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Should the United States Reduce Immigration? [PDF] - National ...

Should the United States Reduce Immigration? [PDF] - National ...

Should the United States Reduce Immigration? [PDF] - National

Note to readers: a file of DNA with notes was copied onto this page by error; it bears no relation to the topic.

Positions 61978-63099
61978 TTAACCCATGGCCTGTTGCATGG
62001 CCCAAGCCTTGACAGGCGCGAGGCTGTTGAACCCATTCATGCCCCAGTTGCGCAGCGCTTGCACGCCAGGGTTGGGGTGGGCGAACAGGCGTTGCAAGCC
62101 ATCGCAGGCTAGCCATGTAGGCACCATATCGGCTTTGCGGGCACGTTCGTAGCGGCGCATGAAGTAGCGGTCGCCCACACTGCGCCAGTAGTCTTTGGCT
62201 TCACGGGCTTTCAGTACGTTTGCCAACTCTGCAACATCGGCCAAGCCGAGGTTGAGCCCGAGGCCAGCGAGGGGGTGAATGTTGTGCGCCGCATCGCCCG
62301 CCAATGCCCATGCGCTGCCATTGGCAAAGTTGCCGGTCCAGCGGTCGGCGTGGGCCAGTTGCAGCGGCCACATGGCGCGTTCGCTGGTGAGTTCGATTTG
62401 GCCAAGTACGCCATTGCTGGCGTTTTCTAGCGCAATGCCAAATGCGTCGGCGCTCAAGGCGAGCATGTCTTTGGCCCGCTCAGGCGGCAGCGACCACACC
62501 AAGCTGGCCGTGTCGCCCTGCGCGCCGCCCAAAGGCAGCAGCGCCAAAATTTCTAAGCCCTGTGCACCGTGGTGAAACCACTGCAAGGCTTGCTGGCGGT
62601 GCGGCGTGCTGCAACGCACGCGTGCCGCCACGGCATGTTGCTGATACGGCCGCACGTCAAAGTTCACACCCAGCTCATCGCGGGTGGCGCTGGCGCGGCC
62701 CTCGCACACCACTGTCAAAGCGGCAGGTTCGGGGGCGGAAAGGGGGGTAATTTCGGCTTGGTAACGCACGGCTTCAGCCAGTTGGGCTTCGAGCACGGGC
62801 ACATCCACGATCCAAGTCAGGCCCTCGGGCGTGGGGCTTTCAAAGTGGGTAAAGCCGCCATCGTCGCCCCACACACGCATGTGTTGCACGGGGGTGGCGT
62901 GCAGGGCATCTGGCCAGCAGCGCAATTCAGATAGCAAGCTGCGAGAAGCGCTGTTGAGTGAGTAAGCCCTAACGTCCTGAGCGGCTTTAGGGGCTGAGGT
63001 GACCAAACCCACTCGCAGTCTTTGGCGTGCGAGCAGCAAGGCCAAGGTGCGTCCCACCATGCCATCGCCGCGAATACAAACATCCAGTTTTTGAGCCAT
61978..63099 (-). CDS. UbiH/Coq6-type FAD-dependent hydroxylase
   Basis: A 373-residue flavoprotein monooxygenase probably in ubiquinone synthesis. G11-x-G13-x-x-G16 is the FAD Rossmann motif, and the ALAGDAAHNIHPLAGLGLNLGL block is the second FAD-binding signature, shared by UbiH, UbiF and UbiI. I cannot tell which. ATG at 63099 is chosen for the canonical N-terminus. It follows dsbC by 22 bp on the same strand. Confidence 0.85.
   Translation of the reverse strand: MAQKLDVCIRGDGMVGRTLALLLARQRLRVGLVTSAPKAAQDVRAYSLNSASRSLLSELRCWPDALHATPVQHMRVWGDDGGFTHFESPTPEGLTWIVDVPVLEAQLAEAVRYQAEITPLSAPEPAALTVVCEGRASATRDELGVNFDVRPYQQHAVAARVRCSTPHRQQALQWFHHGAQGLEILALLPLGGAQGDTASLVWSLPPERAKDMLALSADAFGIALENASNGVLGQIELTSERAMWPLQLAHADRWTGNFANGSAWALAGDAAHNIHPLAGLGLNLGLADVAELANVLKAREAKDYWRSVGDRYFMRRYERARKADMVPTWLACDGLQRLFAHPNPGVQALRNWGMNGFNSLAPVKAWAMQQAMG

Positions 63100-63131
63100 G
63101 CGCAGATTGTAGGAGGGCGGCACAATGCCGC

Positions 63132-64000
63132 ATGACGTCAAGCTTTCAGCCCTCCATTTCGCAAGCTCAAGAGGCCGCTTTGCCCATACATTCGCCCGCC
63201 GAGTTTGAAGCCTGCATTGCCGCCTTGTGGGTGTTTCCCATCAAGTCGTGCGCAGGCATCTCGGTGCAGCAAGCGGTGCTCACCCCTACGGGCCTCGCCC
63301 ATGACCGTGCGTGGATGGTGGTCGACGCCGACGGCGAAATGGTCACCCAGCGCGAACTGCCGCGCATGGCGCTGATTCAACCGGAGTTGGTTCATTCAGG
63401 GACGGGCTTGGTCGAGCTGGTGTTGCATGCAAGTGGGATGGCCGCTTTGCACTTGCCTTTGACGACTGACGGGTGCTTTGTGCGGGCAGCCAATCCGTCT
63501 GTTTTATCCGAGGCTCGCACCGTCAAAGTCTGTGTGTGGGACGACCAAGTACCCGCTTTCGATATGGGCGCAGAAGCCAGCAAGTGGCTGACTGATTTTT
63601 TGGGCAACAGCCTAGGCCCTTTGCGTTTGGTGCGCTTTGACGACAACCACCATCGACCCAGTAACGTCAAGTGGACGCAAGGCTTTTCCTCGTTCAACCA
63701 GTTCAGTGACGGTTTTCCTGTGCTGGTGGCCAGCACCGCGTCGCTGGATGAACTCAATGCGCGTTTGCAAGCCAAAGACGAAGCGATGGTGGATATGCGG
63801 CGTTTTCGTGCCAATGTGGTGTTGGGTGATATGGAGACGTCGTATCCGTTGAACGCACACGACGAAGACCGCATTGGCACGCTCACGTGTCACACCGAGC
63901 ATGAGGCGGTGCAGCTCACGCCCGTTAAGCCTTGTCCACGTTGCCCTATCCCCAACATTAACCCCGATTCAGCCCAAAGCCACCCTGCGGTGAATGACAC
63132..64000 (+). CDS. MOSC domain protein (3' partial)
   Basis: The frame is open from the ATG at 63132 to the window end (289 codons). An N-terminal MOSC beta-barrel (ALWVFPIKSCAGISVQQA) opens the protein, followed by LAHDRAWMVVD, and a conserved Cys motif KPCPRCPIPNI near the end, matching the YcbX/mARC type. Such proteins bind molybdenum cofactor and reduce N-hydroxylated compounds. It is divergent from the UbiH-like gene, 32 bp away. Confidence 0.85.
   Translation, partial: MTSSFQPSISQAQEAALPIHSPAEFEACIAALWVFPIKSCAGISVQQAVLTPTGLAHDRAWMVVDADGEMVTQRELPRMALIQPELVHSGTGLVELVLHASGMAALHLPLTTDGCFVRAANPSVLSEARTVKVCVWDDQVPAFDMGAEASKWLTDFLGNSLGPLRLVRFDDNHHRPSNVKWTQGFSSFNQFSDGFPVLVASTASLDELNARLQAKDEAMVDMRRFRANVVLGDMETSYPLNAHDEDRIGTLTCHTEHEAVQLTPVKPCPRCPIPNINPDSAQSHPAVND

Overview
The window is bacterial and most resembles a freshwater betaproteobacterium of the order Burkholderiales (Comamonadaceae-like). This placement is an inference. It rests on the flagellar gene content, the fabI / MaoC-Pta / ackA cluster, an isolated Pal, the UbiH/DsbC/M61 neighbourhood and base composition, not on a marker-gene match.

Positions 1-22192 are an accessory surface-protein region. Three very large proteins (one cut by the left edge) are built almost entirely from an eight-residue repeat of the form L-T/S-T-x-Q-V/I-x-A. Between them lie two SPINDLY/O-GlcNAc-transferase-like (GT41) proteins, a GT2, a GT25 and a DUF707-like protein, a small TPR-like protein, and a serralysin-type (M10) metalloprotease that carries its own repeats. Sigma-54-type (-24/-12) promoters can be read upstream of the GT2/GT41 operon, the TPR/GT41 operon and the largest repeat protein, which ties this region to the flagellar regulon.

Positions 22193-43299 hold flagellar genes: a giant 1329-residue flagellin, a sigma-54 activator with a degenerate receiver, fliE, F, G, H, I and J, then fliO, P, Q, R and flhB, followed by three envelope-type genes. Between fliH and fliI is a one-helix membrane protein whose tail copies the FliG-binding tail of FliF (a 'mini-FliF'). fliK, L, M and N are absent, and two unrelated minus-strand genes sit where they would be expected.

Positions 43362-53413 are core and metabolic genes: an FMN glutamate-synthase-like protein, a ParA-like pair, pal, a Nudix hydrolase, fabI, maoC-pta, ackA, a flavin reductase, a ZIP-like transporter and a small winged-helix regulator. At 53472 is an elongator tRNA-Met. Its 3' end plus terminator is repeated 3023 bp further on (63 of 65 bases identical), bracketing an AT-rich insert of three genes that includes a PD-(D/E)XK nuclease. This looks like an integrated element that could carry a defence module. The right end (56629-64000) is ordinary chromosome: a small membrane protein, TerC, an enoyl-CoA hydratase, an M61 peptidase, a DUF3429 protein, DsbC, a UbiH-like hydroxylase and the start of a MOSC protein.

www.constitutioncenter.org/exchange Should the United States reduce immigration? “The Congress shall have power…To establish a uniform rule of naturalization…” - Article I, Section 8, Clause 4 From the time of America’s founding, immigration has been crucial to the nation’s growth, as well as a periodic source of conflict. Recent debate over immigration has polarized the nation, sparking rallies and marches, prompting congressional hearings, presidential initiatives and proposed legislation to reform what is widely considered an ineffective U.S. immigration system. Approximately 24 million legal immigrants and an estimated 12 million unauthorized immigrants live and work in the United States, the highest level since the 1920s. National debate has focused on the public costs associated with the new generation of immigrant workers and the contributions that they make to our country. Those who support lenient immigration reform, including a means for immigrants who enter the country illegally to become citizens, say vast numbers of undocumented immigrants are law-abiding, hardworking people who make the country stronger and more economically prosperous by paying taxes and taking undesirable, low-income jobs. Those who favor reduced immigration say that a large proportion of recent immigrants are low-skilled workers who take away jobs from U.S. citizens and overwhelm government agencies that provide education, public assistance and medical care. Now it’s your turn to answer the question: Should the United States reduce immigration? YES • The U.S. needs to secure its borders. Offering immigrants who enter the country illegally a pathway to citizenship rewards law-breaking, encourages more illegal immigration, and threatens national security. • Immigrants, both legal and illegal, lower wages and take away jobs from American-born workers. • New immigration has been an economic burden to public services, schools, and hospitals and should be discouraged. •The U.S. cannot provide refuge for all the people in the world who need a safe place. Other countries should assume more of the responsibility. NO •The U.S. could better secure its borders by documenting all foreign-born workers. It would be impossible to identify and deport 12 million undocumented immigrants. •Immigrants have helped make the U.S. the leader in technological innovation, and they take jobs that many American-born workers do not want. •New immigration has added to the continual growth and prosperity of our nation and should be encouraged. •Many immigrants flee to the U.S. to escape oppressive and life-threatening situations in their home country. We are a wealthy nation with a moral obligation to provide asylum to anyone who needs it.

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